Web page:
With four days remaining, here’s where you can get your Bengali fix this Navaratri
What does Durga Pujo mean to a Bengali?” That’s a question Bengalis and Google are well used to answering. The search portal throws up several answers and articles. But nothing can quite explain the emotions and nostalgia attached to it. Ask a Bengali what Durga Pujo means to them and they may just write a paean. It’s as much about dhaak, dhunuchi and pushpanjali as it is about revelry and great food.
It all starts with Mahalaya, the day Durga is believed to make her entry into Earth, a week before the beginning of the actual festivities. The day begins at 4 a.m. when the TV and radio are switched on for the relay of Mahishasuramardini in the captivating voice of the late Birendra Krishna Bhadra. Those living away from Kolkata find themselves huddled in front of YouTube to watch, goose bumps and a lump in the throat guaranteed.
Now, the countdown has ended, and here we are, bang in the middle of the biggest celebrations for Bengalis. But the joie de vivre is not just limited to the community. Like most festivities in the country, it’s a universal celebration. New clothes, new shoes, fasting, hours spent in the pandals, music,dandiya, Rabindra Sangeet, natok (plays)… Kolkata begins to resemble Las Vegas, with all its glittering bright lights and dizzying themed pandals — there’s the Eiffel Tower, the Lords stadium, Lego house,stree shakti, and this time, it’s got the first-ever transgender idol as well.
The planning for pandals starts almost immediately after the previous year’s pujo is done. Delhi and Mumbai, too, focus on creative themes. This time, the African island of Sao Tome and Principe has issued 1500 stamps with Goddess Durga on them; they are adorned with velvet and Swarovski elements. Meanwhile, in faraway Copenhagen, a homesick group puts the finishing touches to their simple pandal. In Chicago, one of the many Bengali youth committees is
delighted about their leave getting sanctioned, as they busy themselves with pujo rituals and preparing bhog on their own, with recipes from their families back home. Sometimes, it’s done over Skype, and sometimes, the salt may be a little more, but that doesn’t matter — it’s all about the bonding and togetherness.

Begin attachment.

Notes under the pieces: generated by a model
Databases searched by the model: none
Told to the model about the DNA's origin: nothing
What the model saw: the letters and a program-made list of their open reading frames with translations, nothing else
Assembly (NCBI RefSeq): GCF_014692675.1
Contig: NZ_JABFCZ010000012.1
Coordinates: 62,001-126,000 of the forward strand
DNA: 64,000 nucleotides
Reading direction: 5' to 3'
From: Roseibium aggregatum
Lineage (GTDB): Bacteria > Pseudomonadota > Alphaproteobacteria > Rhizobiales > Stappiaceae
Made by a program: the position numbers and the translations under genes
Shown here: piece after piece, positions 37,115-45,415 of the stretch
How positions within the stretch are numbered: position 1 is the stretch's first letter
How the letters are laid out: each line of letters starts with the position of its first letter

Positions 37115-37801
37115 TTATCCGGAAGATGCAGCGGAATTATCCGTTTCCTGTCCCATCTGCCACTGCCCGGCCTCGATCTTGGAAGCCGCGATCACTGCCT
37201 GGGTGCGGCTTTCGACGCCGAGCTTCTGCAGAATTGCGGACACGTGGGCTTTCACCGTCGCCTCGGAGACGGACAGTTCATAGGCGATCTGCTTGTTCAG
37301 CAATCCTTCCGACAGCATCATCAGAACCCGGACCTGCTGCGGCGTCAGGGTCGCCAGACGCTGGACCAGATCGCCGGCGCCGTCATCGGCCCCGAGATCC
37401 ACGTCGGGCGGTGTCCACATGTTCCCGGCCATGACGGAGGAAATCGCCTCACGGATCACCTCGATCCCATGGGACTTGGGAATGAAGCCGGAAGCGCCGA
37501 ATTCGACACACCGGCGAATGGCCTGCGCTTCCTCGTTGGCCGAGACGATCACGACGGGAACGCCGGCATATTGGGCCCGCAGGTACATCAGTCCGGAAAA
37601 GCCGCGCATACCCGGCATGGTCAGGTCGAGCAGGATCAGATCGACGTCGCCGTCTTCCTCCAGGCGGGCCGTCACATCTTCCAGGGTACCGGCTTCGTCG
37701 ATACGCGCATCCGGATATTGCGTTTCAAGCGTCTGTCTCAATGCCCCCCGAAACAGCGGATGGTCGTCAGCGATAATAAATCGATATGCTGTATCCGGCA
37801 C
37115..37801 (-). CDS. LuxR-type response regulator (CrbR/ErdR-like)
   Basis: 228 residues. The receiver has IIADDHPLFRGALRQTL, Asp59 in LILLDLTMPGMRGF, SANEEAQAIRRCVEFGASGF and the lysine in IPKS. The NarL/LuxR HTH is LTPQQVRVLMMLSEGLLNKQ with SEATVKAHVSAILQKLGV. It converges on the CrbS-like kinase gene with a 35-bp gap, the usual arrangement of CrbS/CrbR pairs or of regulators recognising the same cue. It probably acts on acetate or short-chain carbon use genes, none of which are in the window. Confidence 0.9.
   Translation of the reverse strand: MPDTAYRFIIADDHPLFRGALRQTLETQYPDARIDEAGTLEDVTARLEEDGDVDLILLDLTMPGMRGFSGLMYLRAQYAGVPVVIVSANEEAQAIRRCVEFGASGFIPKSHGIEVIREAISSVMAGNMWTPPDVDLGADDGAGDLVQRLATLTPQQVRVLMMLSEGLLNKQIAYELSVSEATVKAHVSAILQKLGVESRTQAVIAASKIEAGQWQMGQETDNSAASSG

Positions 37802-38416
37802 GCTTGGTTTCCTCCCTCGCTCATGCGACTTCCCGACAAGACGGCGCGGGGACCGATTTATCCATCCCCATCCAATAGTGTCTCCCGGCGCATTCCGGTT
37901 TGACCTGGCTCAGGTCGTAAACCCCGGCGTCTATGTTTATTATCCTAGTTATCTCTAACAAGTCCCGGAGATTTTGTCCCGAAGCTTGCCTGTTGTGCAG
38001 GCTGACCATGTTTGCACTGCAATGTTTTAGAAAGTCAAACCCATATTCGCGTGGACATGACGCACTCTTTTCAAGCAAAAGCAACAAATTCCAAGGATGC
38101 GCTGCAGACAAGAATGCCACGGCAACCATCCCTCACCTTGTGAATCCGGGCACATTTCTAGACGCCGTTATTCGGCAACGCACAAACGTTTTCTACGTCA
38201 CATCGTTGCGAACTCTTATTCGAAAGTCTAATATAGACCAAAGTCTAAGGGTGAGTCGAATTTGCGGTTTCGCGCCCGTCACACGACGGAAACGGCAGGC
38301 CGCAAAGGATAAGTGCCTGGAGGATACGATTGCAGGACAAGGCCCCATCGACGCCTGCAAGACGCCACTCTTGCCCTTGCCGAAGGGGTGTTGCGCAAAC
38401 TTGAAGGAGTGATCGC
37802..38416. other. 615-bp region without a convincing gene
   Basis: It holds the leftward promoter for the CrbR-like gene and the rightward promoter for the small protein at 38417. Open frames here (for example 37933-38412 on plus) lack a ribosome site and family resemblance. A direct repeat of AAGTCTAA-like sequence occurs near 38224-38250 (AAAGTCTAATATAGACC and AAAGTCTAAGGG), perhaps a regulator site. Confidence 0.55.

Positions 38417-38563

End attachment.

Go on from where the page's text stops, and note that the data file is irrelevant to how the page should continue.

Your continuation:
The Bengali associations of Chennai are promoting a similar line of celebration. They may not be big on themes or have an elaborate idol with the lights of a Paradis Latin show, but they painstakingly arrange every little detail that a Bengali looks out for during this festival.
The Bengal Association, T. Nagar
For most part of the year, this building is like the plain Jane in high school. But come pujo and it’s decked up like the prom queen and has the airs of one too. Celebrating its 82nd pujo this year, this is perhaps the oldest Bengali association in Chennai. After the jostle to get a parking space, it’s the unmistakable whiff of chicken rolls that calms your senses. Once inside, there are the large idols of Durga and her children Ganesh, Karthik, Saraswati and Lakshmi taking centre stage. The idols are made by Jivan Krishna Pal, a sculptor from Kolkata, who stations himself here for a month and a half, creating the idols. The cooks also have been brought in from West Bengal along with numerous containers of spices and condiments.
Bhog is served in the afternoons; the menu varies from pulao to khichdi. Other than that, delicacies such as pulao and kosha mangsho, mughlai and chaats should keep the rest busy. “Last year, luchi and aloor dum were the favourites and we ended up selling 800 plates per day. Yes, we are prepared for that this year as well,” smiles one of the officials. There are cultural programmes in the evenings, the highlights being Bratati Bandhyopadhyay’s recitals of poems about the Goddess on Wednesday.